Providing Stability for Gig Workers

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By Billy Cripe, CMO of Field Nation

A recent Field Nation survey found that 86% of freelance workers intentionally chose to freelance. An overwhelming 96% of those surveyed are dedicated to the success of their business and the success of their customer’s business. Almost 90% of these workers said they had a sense of purpose, and a sense of visibility. Additionally, the top two reasons freelancers chose to freelance was because freelancing gave them more flexibility and more control over their future. The desire to influence their destiny and nurture their passions creates a highly engaged workforce especially when 45% of the professional freelancers surveyed already view themselves as small business owners and entrepreneurs.

Independent workers enjoy the freedom and control over when and who they work for. According to the Field Nation survey, 86% of respondents purposely chose to be professional freelancers. While more and more workers are choosing to be part of the growing contingent workforce, there is rising interest and questions about how the gig economy influences and changes work. One of the many questions raised is whether or not gig workers are missing out on the stability provided by traditional full-time employment. How can companies provide such stability for their contingent workforce?

For full-time employees, the opportunity for regular collaboration with co-workers and the tendency to work on much longer projects helps build a community and support network of peers. For the gig worker who often work on short-term projects and collaborate with many different types of workers and employees, jumping from project to project can limit the support they need.

From insurance options to banking services, companies can support gig workers by providing them with resources that help create a foundation of stability. One of the ways businesses can provide support to the independent worker is to provide training opportunities, resources for professional development, and increasing collaborative opportunities for the blended workforce. Additionally, companies should also build relationships with gig workers knowing the skill set and flexibility an independent worker can offer. This increases project opportunities that keep the worker highly engaged while simultaneously building the employer’s or the company’s trust.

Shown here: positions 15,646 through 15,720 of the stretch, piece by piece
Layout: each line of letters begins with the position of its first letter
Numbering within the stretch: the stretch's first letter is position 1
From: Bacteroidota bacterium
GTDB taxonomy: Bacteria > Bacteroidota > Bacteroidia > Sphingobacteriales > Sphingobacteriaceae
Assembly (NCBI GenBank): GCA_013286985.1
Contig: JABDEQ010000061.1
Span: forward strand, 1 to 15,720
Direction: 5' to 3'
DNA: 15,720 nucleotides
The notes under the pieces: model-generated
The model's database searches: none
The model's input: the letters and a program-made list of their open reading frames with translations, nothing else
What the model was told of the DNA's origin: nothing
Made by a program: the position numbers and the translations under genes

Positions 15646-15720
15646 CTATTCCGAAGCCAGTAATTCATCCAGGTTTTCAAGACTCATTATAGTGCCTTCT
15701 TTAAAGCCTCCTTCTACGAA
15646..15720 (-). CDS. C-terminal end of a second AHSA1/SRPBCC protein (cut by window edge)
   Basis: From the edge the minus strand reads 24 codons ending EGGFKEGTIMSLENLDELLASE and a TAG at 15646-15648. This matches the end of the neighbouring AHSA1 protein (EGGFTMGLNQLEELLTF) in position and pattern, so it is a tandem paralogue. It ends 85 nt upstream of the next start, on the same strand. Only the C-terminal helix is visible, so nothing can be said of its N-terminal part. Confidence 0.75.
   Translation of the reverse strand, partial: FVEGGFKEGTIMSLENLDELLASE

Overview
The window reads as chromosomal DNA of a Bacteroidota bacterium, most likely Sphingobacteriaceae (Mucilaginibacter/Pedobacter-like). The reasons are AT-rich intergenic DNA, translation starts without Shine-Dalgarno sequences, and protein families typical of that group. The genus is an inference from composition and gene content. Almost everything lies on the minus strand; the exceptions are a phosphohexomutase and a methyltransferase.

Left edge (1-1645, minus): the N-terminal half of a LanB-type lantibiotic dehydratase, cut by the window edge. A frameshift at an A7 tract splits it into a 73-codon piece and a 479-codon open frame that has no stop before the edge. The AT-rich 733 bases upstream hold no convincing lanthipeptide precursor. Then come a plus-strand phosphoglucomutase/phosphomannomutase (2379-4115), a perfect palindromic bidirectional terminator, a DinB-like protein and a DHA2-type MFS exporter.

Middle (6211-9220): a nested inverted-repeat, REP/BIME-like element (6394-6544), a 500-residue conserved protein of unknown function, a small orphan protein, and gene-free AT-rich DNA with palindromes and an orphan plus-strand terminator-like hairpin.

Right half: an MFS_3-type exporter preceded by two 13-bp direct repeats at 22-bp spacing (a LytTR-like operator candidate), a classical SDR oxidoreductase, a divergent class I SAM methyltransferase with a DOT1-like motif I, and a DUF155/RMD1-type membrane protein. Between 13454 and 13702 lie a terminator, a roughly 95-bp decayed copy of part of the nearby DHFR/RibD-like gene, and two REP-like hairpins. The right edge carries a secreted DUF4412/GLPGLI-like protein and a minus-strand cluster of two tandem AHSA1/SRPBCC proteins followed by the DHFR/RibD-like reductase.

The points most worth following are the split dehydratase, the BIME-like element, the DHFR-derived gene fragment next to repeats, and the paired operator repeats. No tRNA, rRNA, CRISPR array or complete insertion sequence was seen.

With the rise of the gig economy, many entrepreneurs are beginning to see the opportunities to create and offer tools and services that enhance the lives of the contingent workforce. In fact, the number of support services and tools that help these independent workers are growing as the demand for the contingent workforce grows and the gig economy market develops. According to McKinsey & Company, peer groups can cause complexity and confusion if it is not formalized even though it encourages and creates value for workers. But tools and services that help the contingent workforce can provide and formalize the support they need so they can build their business in the best way possible. Whether it is finding ways to gain capital with a loan marketplace like Fundera, finding project opportunities and building a network of highly qualified field technicians through the Field Nation platform, or building a community with a service like Domino or CoPass, there are now more opportunities than ever to elevate and strengthen the lives of the growing contingent workforce.

Even though there are growing support services for gig economy workers, not every industry is covered. Businesses can bridge the gap and create additional support opportunities by helping gig workers build a community of peers. This creates an opportunity for companies create their own network of contingent workers and talent pool, a feature of the Field Nation platform. By using freelance management systems and providing additional support resources, businesses can nurture a blended workforce of independent workers and full-time employees, creating long lasting professional relationships with highly qualified workers. Together, companies and gig workers can help each other scale-up and increase business.

Billy Cripe is the CMO of Field Nation. He is a recognized speaker, author and evangelist for Enterprise 2.0 and social computing. Follow him on Twitter @billycripe or@fieldnation and on his blog.